• the deposit cap of tokens
  • the maximum number of different collateral tokens for an account
  • the maintenance margin buffer ratio
  • the allowed ratio of debt in non settlement tokens
  • the liquidation ratio
  • the insurance fund fee ratio
  • the debt threshold
  • the collateral value lower (dust) limit

In case the aforementioned parameters are decided by governance in future versions of the protocol, collateral ratios should be approached in a really careful and methodical way. We believe that a more decentralized approach would be to alter these weights in a specific way defined by predetermined formulas (taking into consideration the on-chain volatility and liquidity available on-chain) and allow only small adjustments by governance.


The audited contracts have been analyzed using automated techniques and extensive human inspection in accordance with state-of-the-art practices as of the date of this report. The audit makes no statements or warranties on the security of the code. On its own, it cannot be considered a sufficient assessment of the correctness of the contract. While we have conducted an analysis to the best of our ability, it is our recommendation for high-value contracts to commission several independent audits, a public bug bounty program, as well as continuous security auditing and monitoring through Dedaub Security Suite.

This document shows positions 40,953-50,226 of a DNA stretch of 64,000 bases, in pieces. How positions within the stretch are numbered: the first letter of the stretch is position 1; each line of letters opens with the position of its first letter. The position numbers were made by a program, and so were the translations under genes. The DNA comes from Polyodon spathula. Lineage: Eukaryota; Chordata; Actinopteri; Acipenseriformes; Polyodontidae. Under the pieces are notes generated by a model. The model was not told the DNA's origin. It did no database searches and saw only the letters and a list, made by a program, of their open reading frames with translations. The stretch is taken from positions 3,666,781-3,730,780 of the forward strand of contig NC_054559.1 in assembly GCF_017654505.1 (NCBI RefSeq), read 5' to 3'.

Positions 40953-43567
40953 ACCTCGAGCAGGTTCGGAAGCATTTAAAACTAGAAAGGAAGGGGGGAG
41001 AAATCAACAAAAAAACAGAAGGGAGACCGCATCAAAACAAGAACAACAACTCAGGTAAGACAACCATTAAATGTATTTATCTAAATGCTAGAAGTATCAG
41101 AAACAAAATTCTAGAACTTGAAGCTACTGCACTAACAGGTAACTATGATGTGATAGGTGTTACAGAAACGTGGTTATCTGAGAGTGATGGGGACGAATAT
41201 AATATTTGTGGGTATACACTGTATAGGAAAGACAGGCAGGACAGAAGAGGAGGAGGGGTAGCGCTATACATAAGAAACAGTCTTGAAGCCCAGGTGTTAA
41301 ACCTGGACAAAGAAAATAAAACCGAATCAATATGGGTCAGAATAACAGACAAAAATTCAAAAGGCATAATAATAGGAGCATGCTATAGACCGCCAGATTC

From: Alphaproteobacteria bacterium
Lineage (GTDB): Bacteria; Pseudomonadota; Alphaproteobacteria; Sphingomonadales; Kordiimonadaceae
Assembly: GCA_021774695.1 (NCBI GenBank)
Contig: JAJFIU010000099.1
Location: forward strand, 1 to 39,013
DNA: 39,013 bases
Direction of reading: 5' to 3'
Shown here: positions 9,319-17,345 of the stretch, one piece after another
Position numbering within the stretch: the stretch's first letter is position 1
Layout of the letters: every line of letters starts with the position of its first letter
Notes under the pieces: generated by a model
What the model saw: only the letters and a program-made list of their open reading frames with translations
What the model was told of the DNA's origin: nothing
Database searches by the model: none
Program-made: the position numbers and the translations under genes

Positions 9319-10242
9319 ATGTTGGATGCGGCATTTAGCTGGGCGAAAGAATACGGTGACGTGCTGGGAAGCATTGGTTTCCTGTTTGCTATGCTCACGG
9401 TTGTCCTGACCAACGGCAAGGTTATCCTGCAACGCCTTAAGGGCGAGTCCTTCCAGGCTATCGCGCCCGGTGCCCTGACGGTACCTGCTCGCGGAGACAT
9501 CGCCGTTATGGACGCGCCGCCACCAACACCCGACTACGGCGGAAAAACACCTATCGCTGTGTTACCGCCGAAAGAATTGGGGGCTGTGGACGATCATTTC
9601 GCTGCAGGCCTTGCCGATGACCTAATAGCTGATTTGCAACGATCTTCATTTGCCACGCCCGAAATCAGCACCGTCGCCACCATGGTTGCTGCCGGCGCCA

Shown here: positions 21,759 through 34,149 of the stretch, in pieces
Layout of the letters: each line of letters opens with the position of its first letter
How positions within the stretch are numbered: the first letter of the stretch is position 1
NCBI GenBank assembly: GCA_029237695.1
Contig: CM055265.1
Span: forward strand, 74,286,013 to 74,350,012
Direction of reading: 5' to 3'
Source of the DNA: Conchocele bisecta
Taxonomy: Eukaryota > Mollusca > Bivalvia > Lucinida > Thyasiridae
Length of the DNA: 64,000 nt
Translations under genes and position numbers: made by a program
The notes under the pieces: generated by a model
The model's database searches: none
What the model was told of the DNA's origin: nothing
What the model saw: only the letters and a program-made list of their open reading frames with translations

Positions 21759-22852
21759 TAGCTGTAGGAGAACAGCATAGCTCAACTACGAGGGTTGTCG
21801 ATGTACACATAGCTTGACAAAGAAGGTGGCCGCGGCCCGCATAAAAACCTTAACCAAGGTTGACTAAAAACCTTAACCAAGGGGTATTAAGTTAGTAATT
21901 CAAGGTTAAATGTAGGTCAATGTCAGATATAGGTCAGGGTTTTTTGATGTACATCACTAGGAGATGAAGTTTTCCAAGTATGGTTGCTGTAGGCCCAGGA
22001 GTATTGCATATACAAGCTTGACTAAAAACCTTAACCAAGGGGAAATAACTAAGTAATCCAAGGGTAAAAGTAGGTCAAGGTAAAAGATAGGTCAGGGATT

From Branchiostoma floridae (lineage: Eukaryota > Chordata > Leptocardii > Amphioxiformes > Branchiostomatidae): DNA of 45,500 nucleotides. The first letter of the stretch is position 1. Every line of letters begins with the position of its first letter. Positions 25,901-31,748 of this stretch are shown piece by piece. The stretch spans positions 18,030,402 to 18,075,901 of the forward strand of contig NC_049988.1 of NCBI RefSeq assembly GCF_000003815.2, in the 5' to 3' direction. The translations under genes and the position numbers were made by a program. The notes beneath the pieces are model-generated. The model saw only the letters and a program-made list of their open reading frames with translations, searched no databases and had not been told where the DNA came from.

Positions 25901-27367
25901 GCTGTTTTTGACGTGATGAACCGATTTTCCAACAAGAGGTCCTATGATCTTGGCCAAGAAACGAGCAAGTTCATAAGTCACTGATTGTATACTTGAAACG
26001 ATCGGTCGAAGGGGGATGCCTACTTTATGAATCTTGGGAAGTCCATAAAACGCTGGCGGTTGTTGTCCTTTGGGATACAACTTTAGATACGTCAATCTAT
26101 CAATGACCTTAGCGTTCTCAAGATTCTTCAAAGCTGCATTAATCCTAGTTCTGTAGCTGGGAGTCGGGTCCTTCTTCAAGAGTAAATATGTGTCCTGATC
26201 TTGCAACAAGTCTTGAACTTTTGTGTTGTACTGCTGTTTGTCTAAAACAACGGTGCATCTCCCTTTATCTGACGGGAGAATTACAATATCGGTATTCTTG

Dedaub offers significant security expertise combined with cutting-edge program analysis technology to secure some of the most prominent protocols in DeFi. The founders, as well as many of Dedaub's auditors, have a strong academic research background together with a real-world hacker mentality to secure code. Protocol blockchain developers hire us for our foundational analysis tools and deep expertise in program analysis, reverse engineering, DeFi exploits, cryptography and financial mathematics.